Closing Paves Way for Completing Revitalization Plan
New York City–The Rev. Lang Lowrey, Interim President of the General Theological Seminary (GTS), announced today that ownership of the Seminary’s residential property on West 20th Street known as Chelsea 2,3,4 was transferred on March 30 to The Brodsky Organization. This transaction is the latest in a continued and successful working relationship between the two organizations that started with the development of the Chelsea Enclave, a building that will house GTS’s new Keller Library. The mutually beneficial relationship also will result in Brodsky renovating a large portion of GTS’s campus while helping to address GTS’s financial needs as well as improvements to the neighborhood through the preservation and renovation of the acquired historic buildings.
The closing on the property followed the February approvals by the New York State Attorney General and the Supreme Court. The sale involves the first of four properties the Seminary will sell to The Brodsky Organization as part of the school’s Plan to Choose Life, a comprehensive financial undertaking designed to eliminate nearly all of the Seminary’s debt, restore its endowment, create a balanced budget, and revitalize its mission.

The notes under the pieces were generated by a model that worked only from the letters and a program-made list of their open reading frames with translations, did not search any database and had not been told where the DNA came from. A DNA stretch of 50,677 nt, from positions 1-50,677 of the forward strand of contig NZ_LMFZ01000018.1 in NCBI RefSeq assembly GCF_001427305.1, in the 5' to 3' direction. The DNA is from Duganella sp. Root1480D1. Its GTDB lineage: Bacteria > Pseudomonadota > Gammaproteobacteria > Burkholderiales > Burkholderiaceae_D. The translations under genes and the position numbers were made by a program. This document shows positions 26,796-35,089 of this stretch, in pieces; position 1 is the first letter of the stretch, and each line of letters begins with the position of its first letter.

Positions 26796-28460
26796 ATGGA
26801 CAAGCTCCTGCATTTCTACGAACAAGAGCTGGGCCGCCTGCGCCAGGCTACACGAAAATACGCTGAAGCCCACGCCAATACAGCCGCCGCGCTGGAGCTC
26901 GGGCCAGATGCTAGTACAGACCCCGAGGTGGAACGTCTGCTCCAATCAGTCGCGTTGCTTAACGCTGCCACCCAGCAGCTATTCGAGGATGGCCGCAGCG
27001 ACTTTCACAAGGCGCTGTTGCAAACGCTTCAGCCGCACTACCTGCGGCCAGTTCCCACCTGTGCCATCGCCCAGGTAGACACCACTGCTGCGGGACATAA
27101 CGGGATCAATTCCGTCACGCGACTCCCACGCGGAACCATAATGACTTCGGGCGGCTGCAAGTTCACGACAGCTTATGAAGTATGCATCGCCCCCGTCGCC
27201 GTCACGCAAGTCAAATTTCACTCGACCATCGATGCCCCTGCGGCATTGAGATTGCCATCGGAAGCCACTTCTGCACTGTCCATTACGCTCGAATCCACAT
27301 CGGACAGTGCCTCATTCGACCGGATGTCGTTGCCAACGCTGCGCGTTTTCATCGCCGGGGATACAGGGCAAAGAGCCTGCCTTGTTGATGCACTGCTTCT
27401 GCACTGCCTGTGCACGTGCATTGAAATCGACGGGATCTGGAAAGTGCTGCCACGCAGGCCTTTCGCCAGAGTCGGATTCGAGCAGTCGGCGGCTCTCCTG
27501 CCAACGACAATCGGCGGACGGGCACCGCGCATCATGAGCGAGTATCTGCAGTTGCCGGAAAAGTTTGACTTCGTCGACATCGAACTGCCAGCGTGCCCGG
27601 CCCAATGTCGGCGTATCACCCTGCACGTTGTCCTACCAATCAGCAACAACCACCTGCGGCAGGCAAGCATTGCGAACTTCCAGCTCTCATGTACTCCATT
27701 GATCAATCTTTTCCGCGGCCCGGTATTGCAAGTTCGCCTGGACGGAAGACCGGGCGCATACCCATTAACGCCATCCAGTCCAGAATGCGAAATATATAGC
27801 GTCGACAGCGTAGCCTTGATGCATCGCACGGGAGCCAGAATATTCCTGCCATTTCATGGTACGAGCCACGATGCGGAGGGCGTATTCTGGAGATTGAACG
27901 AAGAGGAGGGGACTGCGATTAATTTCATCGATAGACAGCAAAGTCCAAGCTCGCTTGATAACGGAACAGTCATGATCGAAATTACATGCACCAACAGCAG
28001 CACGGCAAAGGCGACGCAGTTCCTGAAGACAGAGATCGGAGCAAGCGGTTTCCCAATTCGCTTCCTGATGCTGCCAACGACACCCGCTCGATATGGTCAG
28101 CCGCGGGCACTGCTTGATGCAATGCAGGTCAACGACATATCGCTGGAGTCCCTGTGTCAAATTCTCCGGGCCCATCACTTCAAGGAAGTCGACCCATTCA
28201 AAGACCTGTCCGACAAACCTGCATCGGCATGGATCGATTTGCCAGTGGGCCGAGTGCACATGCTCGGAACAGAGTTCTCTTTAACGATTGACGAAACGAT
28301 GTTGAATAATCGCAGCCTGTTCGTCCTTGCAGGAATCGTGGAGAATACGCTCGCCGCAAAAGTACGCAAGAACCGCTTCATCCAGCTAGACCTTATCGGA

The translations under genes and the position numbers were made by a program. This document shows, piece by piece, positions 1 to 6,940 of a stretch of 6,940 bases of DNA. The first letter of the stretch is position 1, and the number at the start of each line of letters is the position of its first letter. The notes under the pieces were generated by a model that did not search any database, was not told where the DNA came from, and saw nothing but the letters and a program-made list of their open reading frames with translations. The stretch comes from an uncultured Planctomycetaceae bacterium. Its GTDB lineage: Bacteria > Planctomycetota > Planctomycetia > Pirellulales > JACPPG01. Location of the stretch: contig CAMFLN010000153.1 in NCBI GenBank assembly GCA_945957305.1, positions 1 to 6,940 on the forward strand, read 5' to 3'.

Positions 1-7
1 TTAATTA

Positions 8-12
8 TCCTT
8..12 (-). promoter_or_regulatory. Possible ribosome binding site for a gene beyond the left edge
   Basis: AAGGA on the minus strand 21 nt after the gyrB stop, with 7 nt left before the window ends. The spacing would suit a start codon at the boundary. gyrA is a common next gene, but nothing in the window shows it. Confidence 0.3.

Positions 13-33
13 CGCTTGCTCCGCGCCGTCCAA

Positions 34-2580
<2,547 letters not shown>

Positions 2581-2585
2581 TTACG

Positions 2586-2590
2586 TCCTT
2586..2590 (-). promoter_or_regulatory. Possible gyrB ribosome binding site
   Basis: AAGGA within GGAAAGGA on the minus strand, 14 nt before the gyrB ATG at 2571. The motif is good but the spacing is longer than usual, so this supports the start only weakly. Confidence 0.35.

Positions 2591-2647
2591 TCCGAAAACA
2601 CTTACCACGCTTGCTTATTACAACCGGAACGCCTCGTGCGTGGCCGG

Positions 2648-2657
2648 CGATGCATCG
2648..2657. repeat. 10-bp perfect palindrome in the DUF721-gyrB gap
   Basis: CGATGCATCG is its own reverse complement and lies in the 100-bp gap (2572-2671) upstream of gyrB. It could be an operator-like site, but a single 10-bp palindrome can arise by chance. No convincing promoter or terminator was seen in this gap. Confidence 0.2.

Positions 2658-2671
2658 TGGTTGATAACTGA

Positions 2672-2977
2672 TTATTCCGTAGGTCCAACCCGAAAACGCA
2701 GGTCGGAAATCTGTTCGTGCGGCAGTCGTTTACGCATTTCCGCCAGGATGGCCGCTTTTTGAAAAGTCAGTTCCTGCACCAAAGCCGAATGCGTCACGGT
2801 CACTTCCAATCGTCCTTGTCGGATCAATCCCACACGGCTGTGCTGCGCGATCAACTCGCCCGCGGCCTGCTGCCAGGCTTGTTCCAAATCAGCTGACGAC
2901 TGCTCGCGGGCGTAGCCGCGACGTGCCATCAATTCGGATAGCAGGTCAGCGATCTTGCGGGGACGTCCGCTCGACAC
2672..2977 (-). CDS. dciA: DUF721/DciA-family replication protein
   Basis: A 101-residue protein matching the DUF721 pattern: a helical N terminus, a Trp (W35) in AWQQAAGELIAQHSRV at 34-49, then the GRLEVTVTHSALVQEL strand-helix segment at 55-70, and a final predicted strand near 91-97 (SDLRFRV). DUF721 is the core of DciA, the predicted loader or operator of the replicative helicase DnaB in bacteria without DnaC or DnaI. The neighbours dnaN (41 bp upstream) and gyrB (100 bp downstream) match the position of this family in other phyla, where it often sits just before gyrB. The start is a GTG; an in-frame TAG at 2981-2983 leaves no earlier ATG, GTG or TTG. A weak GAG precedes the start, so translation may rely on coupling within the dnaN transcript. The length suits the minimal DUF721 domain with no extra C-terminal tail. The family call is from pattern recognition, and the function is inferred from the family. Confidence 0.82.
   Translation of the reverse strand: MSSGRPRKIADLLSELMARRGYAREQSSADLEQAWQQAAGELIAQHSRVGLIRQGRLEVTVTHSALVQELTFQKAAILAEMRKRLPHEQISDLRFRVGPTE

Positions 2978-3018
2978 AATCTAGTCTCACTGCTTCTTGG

“This is a gateway transaction and an important milestone because so many of the legal and financial details that were finalized pave the way for the next three closings, a new bridge loan and leveraging the Tutu center to rebuild our endowment,” said President Lowrey, referring to the upcoming sale of the apartment building at 422 West 20th Street, the Seminary’s multi-use property known as West Building, and land it owns on West 20th Street where a tennis court now stands. All the properties are included in a sales contract between the Seminary and The Brodsky Organization. The proceeds from this first sale have enabled GTS to repay with interest the $2.7 million the school borrowed from its own endowment and the $5.3 million bridge loan taken out to fund this year’s operations. In addition this sale allows GTS to fund $8 million to increase the number of on-campus dormitories and to create new offices in the Seabury building adjacent to the seminary entrance. The sale will also trigger the release of funds that had been held as collateral but are part of a generous gift earmarked for the completion of the Seminary’s new Keller Library. The next closing, on the 422 West 20th Street property, is expected to take place early this summer.